Grapes of Wrath and the Great Depression
When reading Grapes of Wrath by John Steinbeck, one is painted a picture of corporate abuses over helpless people who are finally saved after years of struggle by the government. Steinbeck blames banks and the invention of the tractor and other machinery for displacing thousands of “Okies” who were no longer needed to attend to the crops. He also describes a scene where the California farmers destroyed their oranges and other goods in front of the starving people because no one had the money to buy the products. I will do my best to address these points and explore the reality of the economy during the Great Depression.
Contrary to popular belief, the problem in the eyes of government and corporations was not high prices, it was low prices. Corporations blamed low prices on evils such as “unfair competition” and claimed their “profits weren’t protected.” In response to these complaints, Franklin Roosevelt started the first of many “New Deal” government interventions by creating the National Recovery Administration (NRA) in 1933. The first administrator of the agency, Hugh Johnson, called it “the greatest social advance since the days of Jesus Christ.”
The NRA essentially centralized businesses and industries into regulatory cartels. Large businesses suddenly had the power of law to declare “codes of fair competition” and eliminate “destructive competition.” This led to the formulation of price floors and minimum wage laws, meaning that if a business offered a lower wage to employees or lower price to consumers than the industry’s standards they would be fined and/or imprisoned. A famous example is that of Jacob Maged, a New Jersey tailor who charged 35 cents for pressing a suit, 5 cents below the 40 cent minimum established by the NRA. Only when he agreed to follow the NRA standards did he avoid a $100 fine and a 30 day jail sentence.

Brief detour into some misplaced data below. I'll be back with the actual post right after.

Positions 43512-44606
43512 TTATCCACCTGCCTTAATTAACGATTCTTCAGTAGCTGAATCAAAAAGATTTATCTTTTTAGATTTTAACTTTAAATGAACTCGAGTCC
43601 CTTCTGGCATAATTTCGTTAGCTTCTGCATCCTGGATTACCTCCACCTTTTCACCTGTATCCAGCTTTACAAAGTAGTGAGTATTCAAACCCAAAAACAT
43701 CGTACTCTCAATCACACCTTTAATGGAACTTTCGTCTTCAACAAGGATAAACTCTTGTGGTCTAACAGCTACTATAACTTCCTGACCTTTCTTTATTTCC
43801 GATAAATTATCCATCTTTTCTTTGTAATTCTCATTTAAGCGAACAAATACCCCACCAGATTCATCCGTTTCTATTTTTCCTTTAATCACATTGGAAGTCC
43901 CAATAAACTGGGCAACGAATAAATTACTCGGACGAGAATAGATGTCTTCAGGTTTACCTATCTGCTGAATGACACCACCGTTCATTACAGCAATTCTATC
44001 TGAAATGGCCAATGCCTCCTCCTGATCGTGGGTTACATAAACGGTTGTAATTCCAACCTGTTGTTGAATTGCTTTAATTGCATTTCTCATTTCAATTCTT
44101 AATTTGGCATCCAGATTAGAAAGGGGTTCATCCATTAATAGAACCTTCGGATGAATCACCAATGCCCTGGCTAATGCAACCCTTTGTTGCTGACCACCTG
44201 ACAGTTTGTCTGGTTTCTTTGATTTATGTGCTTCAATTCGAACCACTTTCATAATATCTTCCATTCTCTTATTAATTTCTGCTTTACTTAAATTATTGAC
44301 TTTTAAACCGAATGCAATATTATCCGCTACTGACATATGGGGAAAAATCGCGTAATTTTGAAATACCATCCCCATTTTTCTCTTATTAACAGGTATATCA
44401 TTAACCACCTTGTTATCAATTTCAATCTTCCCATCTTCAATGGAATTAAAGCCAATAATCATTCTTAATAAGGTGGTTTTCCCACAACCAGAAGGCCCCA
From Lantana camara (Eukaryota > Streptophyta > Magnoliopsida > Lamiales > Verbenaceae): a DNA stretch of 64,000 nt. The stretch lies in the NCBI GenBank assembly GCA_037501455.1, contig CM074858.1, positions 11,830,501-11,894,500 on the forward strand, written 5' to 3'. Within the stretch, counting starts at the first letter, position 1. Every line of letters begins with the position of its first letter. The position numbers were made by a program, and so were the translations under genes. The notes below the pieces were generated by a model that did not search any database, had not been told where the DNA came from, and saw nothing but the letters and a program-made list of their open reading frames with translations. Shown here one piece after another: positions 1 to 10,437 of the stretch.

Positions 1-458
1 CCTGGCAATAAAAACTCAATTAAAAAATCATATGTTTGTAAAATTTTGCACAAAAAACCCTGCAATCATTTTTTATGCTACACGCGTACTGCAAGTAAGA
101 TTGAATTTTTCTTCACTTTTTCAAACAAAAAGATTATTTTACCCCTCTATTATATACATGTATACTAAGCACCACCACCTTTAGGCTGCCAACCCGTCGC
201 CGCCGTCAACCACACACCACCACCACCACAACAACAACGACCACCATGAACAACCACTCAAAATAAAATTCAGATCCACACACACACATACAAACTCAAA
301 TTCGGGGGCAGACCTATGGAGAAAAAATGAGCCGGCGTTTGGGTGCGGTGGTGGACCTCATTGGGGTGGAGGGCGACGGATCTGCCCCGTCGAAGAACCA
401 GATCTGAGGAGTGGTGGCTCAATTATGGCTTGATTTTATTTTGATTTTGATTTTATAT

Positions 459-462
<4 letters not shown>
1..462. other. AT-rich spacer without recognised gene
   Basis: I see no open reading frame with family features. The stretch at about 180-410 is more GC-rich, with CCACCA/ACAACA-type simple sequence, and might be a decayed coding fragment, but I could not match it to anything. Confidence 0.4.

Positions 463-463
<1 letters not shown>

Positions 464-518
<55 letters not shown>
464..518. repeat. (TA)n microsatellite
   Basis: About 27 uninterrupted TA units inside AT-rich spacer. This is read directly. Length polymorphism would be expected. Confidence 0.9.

Such a law diminishes creativity in start-up businesses, provides a de facto monopoly to the larger players in an industry, and establishes what large businesses consider “fair competition”: no competition. Without free competition and fluctuation of prices and wages, the individual people are inevitably the ones who are most impacted in a negative way. Mandatory higher wages destroy jobs for lower-skilled workers, and mandatory higher prices obviously prevent people from buying goods they especially need during a depression. In other words, the NRA was preventing the market from readjusting its labor and goods to the productive areas of the economy in the name of “fair competition” and other terms created by businessmen looking to use government to protect their profits.
The NRA was just the beginning of the attack on low prices. Many farm goods such as wheat and cotton were experiencing large drops in prices as the recession and depression worsened. Government believed the problem was overproduction, which they then believed led to prices that were too low, putting a strain on businesses. It is worth noting that the economists who actually predicted the Great Depression strongly recommended against the policies pushed through by the Roosevelt Administration.
In an attempt to “stabilize” farms and food prices, the Agriculture Adjustment Act was passed in 1933. The basic goal of the newly formed Agriculture Adjustment Administration (AAA) was to pay farmers to reduce their crop area and output. This, the AAA and Roosevelt Administration believed, would bring stability to the economy by raising prices to their so-called appropriate level. Oklahoma is the initial setting of the Joad family in Grapes of Wrath, so we’ll stick with Oklahoma figures for now.
In Oklahoma in 1933, 87,794 cotton farmers plowed under acres of their already-growing fields for a total payment of $15,792,287 from the federal government.
In 1934, Oklahoma pig farmers received more than $4 million to slaughter a portion of their sows and younger pigs.